Two different troll playbooks are popularly believed to have been written by political henchman Karl Rove. One of these compositions is said to be a tutorial sent by Rove to “his people” in August of 2011 to teach them the fine points of subverting online debate. As I learned from Twitter participation, the basic moves are adaptable to any subject, like the death of Kendrick Johnson, for instance.
If trollery is called out, the recipient is advised to “Simply accuse the accuser of being a troll…” This can lead to an endless loop of “You’re a troll.” “No, you’re the troll.” And then someone sympathetic to the cause steps in and says “You’re right, he’s a troll.” Ad nauseam, ad infinitum.
Another principle is, “Mere laughing dismissal is often very effective. Usually all it takes is an LOL. Call your attackers ‘Obamabots.’ Accuse them of mindless fawning…”
Trolls love clever wordplay. My first encounter with such a delightful neologism was when someone dismissively referred to the followers of Ayn Rand as “Randroids.” The thing is, all the intellectual and creative power that is put to work making puns and portmanteau words, could be much better employed.
The other alleged Karl Rove how-to manual
“Tactics for Effective Conservative Blogging,” dated November of 2011 is also attributed to Rove. This one consists of verbal bullet points such as “engage,” which in this context does not mean a dance of give-and-take, but a demand for an “elaborate, time-consuming comparison / analysis between your position and theirs.”
For instance, one staunch upholder of Valdosta bureaucracy asked, “How does a single person kill an 170 lb athletic man and THEN PICK HIM UP and stuff him head first into a rolled up mat? Then again, in the black community..snitches get stitches… Don’t they.”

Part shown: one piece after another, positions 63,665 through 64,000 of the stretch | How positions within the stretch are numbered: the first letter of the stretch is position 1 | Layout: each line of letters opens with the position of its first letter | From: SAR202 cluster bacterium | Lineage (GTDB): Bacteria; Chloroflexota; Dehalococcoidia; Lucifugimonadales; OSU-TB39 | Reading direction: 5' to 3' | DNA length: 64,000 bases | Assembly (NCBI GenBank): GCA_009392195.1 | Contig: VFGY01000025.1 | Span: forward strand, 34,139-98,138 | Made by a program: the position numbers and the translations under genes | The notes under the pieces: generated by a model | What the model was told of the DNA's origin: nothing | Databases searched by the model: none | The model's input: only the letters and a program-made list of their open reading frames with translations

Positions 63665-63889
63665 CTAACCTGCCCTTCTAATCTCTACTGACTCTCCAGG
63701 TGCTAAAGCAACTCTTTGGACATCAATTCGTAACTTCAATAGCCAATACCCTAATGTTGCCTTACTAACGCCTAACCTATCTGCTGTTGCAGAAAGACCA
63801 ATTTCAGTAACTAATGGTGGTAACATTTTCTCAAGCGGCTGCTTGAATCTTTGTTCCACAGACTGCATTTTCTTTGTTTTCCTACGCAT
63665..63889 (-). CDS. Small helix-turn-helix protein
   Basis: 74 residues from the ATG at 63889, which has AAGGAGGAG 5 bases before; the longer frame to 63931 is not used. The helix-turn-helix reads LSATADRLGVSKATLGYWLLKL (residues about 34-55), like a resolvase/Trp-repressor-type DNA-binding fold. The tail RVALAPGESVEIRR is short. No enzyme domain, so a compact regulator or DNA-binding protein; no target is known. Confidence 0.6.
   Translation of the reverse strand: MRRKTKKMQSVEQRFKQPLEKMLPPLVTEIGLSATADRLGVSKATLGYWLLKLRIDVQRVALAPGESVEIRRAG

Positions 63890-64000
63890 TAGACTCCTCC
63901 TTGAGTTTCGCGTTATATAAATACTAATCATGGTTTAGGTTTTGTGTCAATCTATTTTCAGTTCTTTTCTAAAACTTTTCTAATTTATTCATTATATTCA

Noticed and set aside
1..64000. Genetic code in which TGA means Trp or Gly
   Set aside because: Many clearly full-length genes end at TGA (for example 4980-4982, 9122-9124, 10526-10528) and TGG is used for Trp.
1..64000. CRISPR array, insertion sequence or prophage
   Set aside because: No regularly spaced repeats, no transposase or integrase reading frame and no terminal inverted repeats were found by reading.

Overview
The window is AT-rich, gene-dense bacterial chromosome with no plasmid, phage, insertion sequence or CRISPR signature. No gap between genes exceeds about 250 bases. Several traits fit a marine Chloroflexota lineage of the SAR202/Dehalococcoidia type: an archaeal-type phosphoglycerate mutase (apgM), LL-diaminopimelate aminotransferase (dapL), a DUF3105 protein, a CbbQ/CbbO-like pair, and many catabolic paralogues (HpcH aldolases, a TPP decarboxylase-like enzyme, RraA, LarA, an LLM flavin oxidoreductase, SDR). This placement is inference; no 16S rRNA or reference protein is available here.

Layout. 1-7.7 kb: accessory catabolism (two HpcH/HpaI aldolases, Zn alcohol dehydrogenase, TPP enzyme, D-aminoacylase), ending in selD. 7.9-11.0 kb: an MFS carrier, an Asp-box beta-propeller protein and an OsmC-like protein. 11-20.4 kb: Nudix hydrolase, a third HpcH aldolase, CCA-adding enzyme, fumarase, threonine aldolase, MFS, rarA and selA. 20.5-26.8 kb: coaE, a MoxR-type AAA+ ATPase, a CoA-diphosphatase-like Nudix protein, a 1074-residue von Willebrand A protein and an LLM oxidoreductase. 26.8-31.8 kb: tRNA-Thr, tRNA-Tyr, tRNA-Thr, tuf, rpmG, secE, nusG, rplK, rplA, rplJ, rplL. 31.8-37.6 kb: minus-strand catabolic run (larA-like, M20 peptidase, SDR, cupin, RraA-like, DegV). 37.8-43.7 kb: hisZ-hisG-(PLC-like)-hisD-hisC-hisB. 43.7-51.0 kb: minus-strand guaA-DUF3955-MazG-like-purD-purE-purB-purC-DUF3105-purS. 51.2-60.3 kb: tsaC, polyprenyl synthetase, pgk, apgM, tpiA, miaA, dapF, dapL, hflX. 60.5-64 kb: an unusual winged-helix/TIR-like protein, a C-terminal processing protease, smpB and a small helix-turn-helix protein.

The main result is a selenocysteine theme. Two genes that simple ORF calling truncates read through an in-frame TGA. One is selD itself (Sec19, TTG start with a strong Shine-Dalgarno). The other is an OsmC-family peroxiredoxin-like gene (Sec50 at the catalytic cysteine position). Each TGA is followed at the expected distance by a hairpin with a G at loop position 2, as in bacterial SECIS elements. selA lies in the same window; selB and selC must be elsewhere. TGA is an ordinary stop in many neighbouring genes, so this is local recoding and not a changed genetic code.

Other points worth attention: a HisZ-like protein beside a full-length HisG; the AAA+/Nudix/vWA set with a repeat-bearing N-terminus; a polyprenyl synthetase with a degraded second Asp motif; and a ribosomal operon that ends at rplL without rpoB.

Two things. First, out of all the possible scenarios for Kendrick Johnson’s demise, I don’t think anyone has suggested that one. For the troll to cast doubt upon it is simply an exercise in aggravation, which in classical times was called setting up a straw man – inventing something that nobody on the other side has proposed, just to knock it down, when it didn’t even exist.
Second, they gotta throw in a racist dig about the black community, which I’m sure they would have rather called the ghetto, or worse. But here’s the twist. You know where else snitches get stitches? In law enforcement. The average cop is as frightened of peer retaliation as the average gang member is. If you step out of line, there’s a price to be paid. Dramatists have made a big deal out of the Mafia’s “omertà” or code of silence, but cops are highly unlikely to ever, ever, ever betray their fellow cops, no matter how heinous the crime.
Who steals my time, steals my life
In other words, the troll’s prime directive is to waste the opponent’s time. The people who don’t want questions asked about the death of Kendrick Johnson have succeeded in wasting plenty of my time that no doubt could have been put to better use. Marveling over their robotic nature, and curious about what guidebook they follow, I got sidetracked.
Another instruction, “entangle,” has the same purpose. “Tie them up,” it says. “We are going for delay of game here.” Again, wasting time is the object. Who steals my time, steals my life, which is what the dedicated troll aims to do – to steal the life of the person on the other side of the debate, piece by piece. Any casual thought you throw out will be met by a fierce challenge – they want you to run off and do a dissertation’s worth of research to back up the assertion that the sky is blue.
But wait, there’s more
Next, the aspiring troll is urged to “demoralize” by arbitrarily dismissing the opponent’s point. This is where the shorthand of TL;DR (Too Long; Didn’t Read) comes into play. After inviting the person to make a lengthy and detailed case, just negate it by ignoring it. Needless to say, no respect whatsoever should be granted to the other side. Also, “Do anything you must do to prevent a poster from presenting a well-reasoned argument, or starting a civil discussion.”
One of the instructions is to attack by refusing to recognize the other person’s information source as valid. Here, the obvious ploy is to claim, by fiat, that any facts put forth by the Johnson family are automatically worthless, and that goes for their supporters and any media outlet that gives them a hearing. If a troll repeats that often enough, it’s supposed to somehow magically become true.